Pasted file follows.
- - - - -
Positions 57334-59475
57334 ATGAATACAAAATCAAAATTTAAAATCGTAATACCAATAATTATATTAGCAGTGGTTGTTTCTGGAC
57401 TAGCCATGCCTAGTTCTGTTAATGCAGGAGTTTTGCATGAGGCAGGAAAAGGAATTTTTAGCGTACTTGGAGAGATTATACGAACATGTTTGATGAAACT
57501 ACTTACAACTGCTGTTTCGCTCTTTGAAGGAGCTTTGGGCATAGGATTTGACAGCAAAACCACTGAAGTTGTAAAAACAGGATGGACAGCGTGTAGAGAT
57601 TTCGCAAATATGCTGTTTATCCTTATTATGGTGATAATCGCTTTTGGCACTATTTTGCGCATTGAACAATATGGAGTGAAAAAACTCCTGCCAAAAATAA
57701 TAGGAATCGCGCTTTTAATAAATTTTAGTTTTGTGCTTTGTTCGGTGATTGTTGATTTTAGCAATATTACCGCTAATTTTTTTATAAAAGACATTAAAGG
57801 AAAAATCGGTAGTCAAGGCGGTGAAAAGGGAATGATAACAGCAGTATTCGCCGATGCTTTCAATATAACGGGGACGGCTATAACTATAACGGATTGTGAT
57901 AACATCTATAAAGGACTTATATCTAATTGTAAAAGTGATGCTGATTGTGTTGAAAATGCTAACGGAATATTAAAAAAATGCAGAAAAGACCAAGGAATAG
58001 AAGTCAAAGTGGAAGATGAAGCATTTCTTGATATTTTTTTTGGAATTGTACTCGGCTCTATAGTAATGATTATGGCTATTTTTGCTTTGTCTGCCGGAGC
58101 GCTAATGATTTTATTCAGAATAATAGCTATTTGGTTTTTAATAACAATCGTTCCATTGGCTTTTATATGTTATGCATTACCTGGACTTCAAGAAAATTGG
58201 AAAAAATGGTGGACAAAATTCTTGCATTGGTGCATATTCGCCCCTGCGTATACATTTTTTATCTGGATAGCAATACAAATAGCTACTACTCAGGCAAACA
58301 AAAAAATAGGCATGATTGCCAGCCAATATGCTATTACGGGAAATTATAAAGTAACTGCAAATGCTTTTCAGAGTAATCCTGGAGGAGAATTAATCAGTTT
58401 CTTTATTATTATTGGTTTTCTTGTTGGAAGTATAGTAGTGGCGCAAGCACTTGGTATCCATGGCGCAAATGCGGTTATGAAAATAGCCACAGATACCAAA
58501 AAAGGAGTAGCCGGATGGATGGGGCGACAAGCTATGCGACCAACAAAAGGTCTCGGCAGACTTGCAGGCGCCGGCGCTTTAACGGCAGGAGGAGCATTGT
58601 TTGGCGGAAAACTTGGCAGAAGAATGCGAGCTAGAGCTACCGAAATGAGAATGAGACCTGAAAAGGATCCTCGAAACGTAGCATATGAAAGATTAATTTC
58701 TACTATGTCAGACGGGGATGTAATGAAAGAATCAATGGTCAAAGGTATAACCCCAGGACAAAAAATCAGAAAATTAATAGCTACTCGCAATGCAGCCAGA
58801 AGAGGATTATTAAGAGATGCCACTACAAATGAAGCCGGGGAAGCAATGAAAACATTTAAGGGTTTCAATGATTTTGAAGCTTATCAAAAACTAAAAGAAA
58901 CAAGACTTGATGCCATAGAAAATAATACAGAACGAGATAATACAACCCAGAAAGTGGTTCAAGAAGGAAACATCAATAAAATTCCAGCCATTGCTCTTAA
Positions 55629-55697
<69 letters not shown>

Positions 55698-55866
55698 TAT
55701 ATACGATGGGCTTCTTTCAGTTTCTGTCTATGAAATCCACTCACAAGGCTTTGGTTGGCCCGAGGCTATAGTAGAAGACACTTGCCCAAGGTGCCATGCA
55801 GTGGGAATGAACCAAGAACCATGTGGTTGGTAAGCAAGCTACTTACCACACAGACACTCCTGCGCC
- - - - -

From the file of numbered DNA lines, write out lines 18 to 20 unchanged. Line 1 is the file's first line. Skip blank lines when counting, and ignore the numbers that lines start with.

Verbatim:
58901 CAAGACTTGATGCCATAGAAAATAATACAGAACGAGATAATACAACCCAGAAAGTGGTTCAAGAAGGAAACATCAATAAAATTCCAGCCATTGCTCTTAA
Positions 55629-55697
<69 letters not shown>